I don’t remember when I first met Grover Barnes. It may have been at St. Paul AME Church where he was a member for more than 60 years. I may have met him at a City Council meeting, as he often addressed the council on civic matters affecting our community. Perhaps I met him at the neighborhood supermarket on Milpas Street where we both shopped. Wherever it was, more than likely, he extended his hand, with a broad smile, and announced, “I’m Grover Barnes, pleased to meet you.” He was always impeccably dressed, extremely polite, and charmingly gracious.
Living on Santa Barbara’s Eastside and retired from 40 years working as a renowned bell captain at the famed Hotel Miramar, Mr. Barnes was active in civic, religious, and social endeavors, supporting every effort and event that was for the betterment of the community. He belonged to the George Washington Carver Scholarship Club, which raised money to buy books and help pay tuition for African-American students. He was also a valued member of the NAACP. In the words of Mrs. Clevonease Johnson, who worked with him in both organizations, “He paid his dues, attended the meetings regularly, and always had something constructive to contribute to the discussions.”
I knew him best as part of the Eastside Study Group. I remember Mr. Barnes coming over to speak with me after my first meeting and expressing his appreciation for my participation. According to Santa Barbara City Councilmember Grant House, a cofounder of the organization, Mr. Barnes, active from the group’s inception, liked the idea of working with his neighbors in a spirit of cooperation. He attended meetings regularly, a strong advocate for improved street lighting and passionate about developing initiatives that met the needs of youth.
But Mr. Barnes’s interest in civic and social affairs was most exemplified by his well-documented history as a prolific writer of letters to the editors of Santa Barbara newspapers, elected officials, and other individuals in decision-making positions. In these letters, most of which were handwritten, he commented on issues of the day, provided historical examples to illustrate his point, and often ended with some philosophical advice for the reader.
Mr. Barnes was an amateur photographer and something of an historian: Through the years, he created a photographic legacy of Santa Barbara’s African-American community. He had his own photo gallery and historical archive, in a little building behind his house on Gutierrez Street.
I first visited Mr. Barnes’s studio when he invited my husband, photographer Rod Rolle, to come and take pictures of his photographic collages. I was completely amazed. He had created large, poster-sized vignettes of people and organizations in the African-American community. These works included not only people from this region, but national and internationally known personalities as well. He combined his own photography with news clippings from local and regional newspapers and the national black press, such as Ebony and JET magazines and the Los Angeles Sentinel.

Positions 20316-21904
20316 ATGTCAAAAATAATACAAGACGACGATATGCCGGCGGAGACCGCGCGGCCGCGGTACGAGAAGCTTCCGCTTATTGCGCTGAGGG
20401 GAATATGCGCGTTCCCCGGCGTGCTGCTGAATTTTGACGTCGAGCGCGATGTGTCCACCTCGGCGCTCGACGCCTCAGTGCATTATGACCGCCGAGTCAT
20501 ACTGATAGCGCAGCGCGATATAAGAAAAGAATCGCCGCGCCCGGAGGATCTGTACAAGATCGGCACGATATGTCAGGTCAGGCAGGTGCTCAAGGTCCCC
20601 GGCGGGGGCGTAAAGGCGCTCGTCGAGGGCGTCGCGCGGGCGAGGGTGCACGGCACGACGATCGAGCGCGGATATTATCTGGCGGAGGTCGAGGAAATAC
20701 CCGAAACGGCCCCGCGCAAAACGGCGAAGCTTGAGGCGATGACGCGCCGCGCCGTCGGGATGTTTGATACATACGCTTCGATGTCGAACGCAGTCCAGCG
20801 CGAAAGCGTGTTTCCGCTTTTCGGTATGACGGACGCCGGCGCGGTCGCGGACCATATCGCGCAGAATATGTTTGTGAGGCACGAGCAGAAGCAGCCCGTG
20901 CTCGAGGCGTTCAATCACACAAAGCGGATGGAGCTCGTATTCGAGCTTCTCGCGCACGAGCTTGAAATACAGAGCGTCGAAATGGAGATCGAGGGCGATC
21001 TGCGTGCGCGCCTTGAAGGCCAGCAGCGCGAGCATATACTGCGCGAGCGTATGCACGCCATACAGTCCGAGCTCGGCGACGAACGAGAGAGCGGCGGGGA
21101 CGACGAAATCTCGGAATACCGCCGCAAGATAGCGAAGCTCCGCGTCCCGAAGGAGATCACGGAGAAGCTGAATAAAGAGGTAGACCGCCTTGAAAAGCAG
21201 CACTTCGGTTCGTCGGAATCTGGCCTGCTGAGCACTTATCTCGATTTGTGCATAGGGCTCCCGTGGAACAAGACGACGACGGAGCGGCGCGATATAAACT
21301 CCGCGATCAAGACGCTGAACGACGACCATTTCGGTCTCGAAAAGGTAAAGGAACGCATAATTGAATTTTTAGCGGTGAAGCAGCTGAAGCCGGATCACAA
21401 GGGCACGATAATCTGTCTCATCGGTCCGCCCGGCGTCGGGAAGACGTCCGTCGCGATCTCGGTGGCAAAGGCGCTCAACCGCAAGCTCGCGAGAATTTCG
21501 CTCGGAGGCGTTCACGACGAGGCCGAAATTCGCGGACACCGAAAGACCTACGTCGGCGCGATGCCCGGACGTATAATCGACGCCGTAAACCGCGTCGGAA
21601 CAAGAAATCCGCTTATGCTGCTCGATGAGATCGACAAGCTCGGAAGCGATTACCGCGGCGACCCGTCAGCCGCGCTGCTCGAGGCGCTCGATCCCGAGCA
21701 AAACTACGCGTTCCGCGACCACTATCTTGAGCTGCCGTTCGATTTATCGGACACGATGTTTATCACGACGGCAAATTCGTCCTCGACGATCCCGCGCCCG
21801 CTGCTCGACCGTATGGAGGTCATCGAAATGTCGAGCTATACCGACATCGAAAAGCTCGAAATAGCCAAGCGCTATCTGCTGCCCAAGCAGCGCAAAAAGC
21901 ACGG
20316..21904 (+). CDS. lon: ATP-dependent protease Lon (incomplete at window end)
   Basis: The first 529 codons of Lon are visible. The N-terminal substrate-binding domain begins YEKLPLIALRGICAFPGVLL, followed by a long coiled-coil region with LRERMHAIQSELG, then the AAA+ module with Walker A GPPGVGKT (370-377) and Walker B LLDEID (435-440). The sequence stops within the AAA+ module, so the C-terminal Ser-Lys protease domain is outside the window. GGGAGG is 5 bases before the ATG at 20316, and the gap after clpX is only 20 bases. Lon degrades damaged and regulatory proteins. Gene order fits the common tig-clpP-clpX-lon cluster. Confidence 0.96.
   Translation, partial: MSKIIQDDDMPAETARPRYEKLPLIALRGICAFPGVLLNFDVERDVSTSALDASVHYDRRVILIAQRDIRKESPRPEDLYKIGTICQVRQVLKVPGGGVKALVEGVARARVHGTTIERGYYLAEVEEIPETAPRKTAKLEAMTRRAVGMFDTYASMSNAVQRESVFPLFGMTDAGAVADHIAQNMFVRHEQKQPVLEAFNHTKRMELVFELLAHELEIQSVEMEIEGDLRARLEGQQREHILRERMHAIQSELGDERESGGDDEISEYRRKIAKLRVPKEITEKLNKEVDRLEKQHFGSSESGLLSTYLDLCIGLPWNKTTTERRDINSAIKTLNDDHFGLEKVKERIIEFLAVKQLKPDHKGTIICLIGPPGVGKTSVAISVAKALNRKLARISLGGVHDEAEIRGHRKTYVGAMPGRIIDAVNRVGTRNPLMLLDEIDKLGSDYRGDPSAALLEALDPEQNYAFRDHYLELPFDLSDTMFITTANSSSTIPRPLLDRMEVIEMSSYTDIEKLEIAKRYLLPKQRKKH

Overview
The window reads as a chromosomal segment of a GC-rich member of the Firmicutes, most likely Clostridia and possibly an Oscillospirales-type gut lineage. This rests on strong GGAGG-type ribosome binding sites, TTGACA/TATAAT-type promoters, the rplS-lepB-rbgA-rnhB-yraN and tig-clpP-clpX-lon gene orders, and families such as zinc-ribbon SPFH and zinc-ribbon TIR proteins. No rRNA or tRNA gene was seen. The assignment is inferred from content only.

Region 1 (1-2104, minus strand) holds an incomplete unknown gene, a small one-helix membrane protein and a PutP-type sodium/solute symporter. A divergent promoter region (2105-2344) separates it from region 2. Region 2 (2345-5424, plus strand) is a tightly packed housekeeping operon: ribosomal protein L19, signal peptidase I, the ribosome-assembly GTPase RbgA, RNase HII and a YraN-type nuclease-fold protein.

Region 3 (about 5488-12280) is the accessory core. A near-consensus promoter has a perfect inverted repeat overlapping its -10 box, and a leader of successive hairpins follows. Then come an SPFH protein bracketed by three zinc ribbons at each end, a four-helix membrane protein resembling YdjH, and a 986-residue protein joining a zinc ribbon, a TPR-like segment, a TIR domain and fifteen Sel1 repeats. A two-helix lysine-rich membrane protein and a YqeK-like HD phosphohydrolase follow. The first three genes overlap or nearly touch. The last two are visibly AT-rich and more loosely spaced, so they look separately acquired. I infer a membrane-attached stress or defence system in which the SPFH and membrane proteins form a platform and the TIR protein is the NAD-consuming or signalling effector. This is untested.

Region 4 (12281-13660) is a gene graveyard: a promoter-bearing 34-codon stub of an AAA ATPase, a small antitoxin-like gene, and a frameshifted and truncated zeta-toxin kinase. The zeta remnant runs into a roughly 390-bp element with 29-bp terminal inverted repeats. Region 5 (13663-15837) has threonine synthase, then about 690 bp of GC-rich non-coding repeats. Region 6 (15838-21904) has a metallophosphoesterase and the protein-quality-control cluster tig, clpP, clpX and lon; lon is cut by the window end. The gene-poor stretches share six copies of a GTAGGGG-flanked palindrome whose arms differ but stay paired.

I visited his home again a few years ago, accompanied by UCSB Librarian Sylvia Curtis, who was representing the Special Collections division and wanted to talk with Mr. Barnes about making the Davidson Library a repository for his collection. On this visit, Mr. Barnes showed us scrapbooks and files of his correspondence over the years; letters he had written and responses he’d received from persons across the spectrum. Since then, Mr. Barnes has indeed gifted his considerable legacy of photographs and correspondence to the California Ethnic and Multicultural Archives (CEMA) at UCSB.
Mr. Barnes treated everybody in the community as his neighbor. Once, I was visiting a friend who had baked a blackberry cobbler with berries from Mr. Barnes’s yard. Several days later, I ran into Mr. Barnes and commented on the cobbler and on how blackberries reminded me of my childhood in North Carolina. Within a few hours, Mr. Barnes knocked on my door with a small bag of blackberries, “the last of the season,” he said, freshly picked from his yard.
Mr. Barnes always had a story to tell. Many were the anecdotal recounts of his experiences as a black man in Texas, Santa Barbara, Montecito, and Southern California — stories that reflected the social construct of America for most of the 20th century. One of his stories harkened back to his motorcycle-riding days. It happened that his bike broke down while he was traveling through Ventura on his way back to Santa Barbara. It was late, and no repair shops were open, so he had to spend the night, but no hotel would rent a room to a black man. Although he had broken no laws and was not under arrest, it was arranged for him to spend the night in the jail so that he wouldn’t have to sleep on the street. The next day, his motorcycle was repaired, and he continued on his way home to Santa Barbara.
In recent years, Mr. Barnes received well-deserved recognition from community organizations like the Brotherhood of Santa Barbara and his church, St. Paul AME, and even from The Independent, which in 2001 honored him as a Local Hero. Most spectacular was the celebration, mounted by his friends and family, of his 100th birthday in 2006. People came from around the country, and he was honored with proclamations from the City of Santa Barbara and the U.S. Congress and showered with gifts and well-wishes from people who knew him throughout his life. Mr. Barnes leaves an indelible memory in our local history and in our hearts.
A viewing will be held Thursday, May 13, 9 a.m.- 5 p.m. at Welch-Ryce-Haider Funeral Chapels, 15 East Sola Street. Services take place May 14, 11 a.m., at First United Methodist Church, 305 East Anapamu Street. In lieu of flowers, donations to St. Paul AME Church, 502 Olive Street, Santa Barbara, CA 93101.